This was my first cover story for any magazine. The opportunity came up last minute, but I'm pleased with how it came out. I wrote more about how I got the story here. This story joined my feature on Emarosa's Bradley Walden in issue 41 of Substream Magazine.
I often think about how age determines one’s interest in the Vans Warped Tour. Now entering its twentieth year in operation, the tour has supported the alternative music scene’s best for almost as long as I have been alive. Superstars like Eminem and Katy Perry made some of their first nationwide-wide rounds on Warped Tour founder Kevin Lyman’s punk-centered festival, eventually outgrowing its draw and finding success in a more mainstream part of the industry. Still, there are many others who have maintained long-term stays on summer’s hottest roster. It’s these I forget about when contemplating the worth of a tour that I find I’m starting to outgrow. One such musician is Columbus, OH native Caleb Shomo, the man behind Beartooth, Warped 2014’s hottest in hardcore.
When post-hardcore act Attack Attack! ended their six year run in 2013, Caleb Shomo had already checked out. Providing the majority of vocal work for the band, as well as services on the synthesizer for which the band was well known, Shomo decided in the summer of 2012 that it was his time to go. The band had its share of troubles over the years and controversy plagued both current and former members, leaving a haze of negativity surrounding them. He formally announced his departure in December after leaving I Am Abomination’s Phil Druyor to handle the vocal duties, an appointment that would last just 4 months before the Attack Attack! name was laid to rest.
Now, sitting groggily across from me at a table in the lower dining area of Blossom Music Center, Shomo dabs a few drops of his favorite vaporizer liquid into his device. He closes the cylinder back up with a few twists and takes a puff to ensure the job was done correctly. He’s only been awake for an hour or so and hasn’t had the chance to utilize the venue’s shower rooms, but he doesn’t seem bothered. This is his fourth year on the tour; his first with his new band, Beartooth.
After pleasantries are exchanged and smoking/recording devices are primed and lit, we dive right into Warped Tour, my host for the day and Shomo’s home for the remaining three weeks of its stretch.
"How have the shows been so far?” I ask. The man in front of me expected this question as any tour-worn musician would. His eyes are diverted to the bottle of vape drops in his hand as he responds, "They’ve been good. They’ve been fun and exhausting at times, but the shows are probably the most fun shows I’ve ever played in my life. So I’m good with it. I’m having a good time out here.” He’s not despondent as he says it. He looks like he means it.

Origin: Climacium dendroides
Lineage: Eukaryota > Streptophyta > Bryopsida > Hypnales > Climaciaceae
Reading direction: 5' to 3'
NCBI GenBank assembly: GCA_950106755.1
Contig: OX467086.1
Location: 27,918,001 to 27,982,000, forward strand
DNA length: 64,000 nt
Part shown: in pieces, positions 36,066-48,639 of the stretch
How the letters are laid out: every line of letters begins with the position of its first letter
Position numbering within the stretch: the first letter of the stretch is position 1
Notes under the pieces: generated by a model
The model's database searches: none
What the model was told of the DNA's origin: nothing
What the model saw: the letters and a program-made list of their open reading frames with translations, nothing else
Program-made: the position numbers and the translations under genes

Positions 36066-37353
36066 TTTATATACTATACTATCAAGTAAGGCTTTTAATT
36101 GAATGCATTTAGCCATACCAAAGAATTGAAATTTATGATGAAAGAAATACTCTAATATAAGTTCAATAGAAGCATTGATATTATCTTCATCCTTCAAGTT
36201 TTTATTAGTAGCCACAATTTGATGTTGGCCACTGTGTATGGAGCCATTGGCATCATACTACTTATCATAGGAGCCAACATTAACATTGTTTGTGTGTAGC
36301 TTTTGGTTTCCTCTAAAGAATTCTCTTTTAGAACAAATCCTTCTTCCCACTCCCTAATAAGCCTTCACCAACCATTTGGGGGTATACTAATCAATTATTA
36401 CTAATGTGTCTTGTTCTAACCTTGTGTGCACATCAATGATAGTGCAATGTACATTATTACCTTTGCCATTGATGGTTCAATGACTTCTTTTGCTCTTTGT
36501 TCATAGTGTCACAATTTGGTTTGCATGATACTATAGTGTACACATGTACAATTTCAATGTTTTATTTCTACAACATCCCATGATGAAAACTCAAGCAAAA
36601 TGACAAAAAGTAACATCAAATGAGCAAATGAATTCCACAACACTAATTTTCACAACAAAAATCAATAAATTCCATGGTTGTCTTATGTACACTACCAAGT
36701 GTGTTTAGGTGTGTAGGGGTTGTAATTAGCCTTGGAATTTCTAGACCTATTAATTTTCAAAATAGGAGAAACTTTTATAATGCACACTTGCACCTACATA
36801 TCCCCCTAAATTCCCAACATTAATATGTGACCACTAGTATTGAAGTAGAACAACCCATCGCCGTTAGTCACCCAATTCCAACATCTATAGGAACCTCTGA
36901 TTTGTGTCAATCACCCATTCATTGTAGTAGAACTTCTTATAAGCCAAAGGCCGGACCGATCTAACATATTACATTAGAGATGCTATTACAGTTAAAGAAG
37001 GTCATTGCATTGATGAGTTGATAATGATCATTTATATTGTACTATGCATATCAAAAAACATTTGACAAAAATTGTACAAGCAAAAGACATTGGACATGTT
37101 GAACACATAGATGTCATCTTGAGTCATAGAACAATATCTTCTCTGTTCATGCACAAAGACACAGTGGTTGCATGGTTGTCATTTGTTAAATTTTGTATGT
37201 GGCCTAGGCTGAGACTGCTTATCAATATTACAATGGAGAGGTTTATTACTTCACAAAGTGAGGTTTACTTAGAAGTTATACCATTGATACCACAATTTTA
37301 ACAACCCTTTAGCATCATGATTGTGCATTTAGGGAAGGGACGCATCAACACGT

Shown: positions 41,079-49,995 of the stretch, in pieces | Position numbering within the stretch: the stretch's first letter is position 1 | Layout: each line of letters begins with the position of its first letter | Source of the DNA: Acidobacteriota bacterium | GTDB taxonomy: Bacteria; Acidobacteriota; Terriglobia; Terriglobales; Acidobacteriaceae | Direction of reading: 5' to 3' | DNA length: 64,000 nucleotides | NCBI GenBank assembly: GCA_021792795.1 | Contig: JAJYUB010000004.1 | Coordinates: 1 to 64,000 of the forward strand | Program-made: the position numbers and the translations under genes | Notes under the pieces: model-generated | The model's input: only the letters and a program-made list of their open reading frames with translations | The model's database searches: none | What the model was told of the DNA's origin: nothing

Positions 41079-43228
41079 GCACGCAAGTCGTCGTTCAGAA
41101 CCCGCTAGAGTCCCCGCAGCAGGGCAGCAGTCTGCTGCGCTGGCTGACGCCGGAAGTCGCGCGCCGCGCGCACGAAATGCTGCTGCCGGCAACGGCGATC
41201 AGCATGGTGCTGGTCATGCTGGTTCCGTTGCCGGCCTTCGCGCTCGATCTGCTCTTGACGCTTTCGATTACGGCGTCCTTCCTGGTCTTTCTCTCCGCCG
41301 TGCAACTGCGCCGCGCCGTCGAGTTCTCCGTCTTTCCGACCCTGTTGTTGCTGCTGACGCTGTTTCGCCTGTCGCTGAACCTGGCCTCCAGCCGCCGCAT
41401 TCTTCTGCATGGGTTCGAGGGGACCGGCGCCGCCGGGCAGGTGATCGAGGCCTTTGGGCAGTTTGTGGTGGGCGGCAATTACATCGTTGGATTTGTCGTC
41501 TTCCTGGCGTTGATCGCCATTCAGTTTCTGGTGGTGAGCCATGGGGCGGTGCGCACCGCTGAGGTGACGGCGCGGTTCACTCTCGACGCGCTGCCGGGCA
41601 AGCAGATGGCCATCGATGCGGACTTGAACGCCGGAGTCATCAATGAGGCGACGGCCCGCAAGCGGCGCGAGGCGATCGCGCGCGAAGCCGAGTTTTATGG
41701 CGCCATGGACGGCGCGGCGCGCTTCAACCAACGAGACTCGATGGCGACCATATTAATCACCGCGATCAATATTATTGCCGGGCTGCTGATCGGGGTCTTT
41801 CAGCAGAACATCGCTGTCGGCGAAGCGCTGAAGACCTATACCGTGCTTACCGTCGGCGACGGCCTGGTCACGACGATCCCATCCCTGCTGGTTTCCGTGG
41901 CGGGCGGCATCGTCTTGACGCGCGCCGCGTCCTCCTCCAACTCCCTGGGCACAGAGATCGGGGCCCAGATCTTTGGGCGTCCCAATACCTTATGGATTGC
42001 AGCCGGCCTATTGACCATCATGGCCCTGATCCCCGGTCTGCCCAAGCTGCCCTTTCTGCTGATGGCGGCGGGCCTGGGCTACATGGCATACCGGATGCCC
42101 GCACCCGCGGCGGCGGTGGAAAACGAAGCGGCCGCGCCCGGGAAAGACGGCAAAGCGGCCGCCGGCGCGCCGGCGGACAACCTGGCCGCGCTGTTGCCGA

I mention his experience on the tour with AA! and he leans back to stretch. He’s still waking up. "Not really. Honestly, it feels pretty much the same as when I left it. The only thing that’s different is that this year we’re mostly on the Kevin Says stage which we have to push our gear to every day because they don’t have a truck, but we’ve been getting moved around to different stages. It changes morning by morning.” The Kevin Says Stage is one of the smallest ones on the tour, but he doesn’t look bitter; there is an air of appreciation in his tone.
"Does the size of the stage make a difference as far as how many come out to watch your set?” I ask him, interested. "Yeah, it definitely does, but to an extent. The only thing that can get weird about the Kevin Says Stage, or any stage really, is if it’s in a really small area that can’t fit a lot of people. Everyday they have to figure out where to put the stage and I don’t know how they do it,” he shakes his head in wonder, "There are so many stages. I couldn’t imagine being a person that has to put this tour together.” His voice is starting to warm up a bit as he expounds on the efficiency of the Warped Tour’s crew. "I’ll wake up at, say, 9AM and walk out [of his bus] to find the whole tour is already set up. It’s a different breed of people, truly.”
In June of 2013, Beartooth dropped its debut LP, Disgusting, via Red Bull Records. They’ve toured in both the US and UK and are on for the entirety of Warped’s 2014 run. Still, the band is new at least in its current form. Each of the roster is a ghost of Ohio bands past, a Columbus area supergroup of sorts. "Brandon Mullins plays drums. He was in a Columbus band called The Promise Estate for a long time. My guitar player Taylor [Lumley] was in a band called Before We Forget. Both he and Brandon were both crew members for Attack Attack! for a long time. Kam [Bradbury] and Oshie [Bichar] who play guitar and bass were in a pop-punk band called City Lights and I just loved them. It’s awesome that they play in this band. A lot of good music comes out of Columbus and Ohio in general. It has a really cool scene.”
The origins of the touring band established, the heart and soul of the band remains Shomo who wrote, played, recorded, and mixed the record by himself in his basement studio. "Beartooth sort of started as a side project for me personally. I record everything for it. I write it all and play all the instruments myself. But it started out as an outlet for me mentally when I was still in Attack Attack!. It helped get my head together and my emotions under control. From there it sparked.” I can see the spark in his eyes, which are no longer looking about, but instead looking back at my own. There is a gladness about him as he recollects, "I was bored at home. I’ve been touring since I was 15-years-old, so that’s what I was used to. So I went back into it and here I am, back on Warped Tour. It’s crazy and it’s all happening very fast."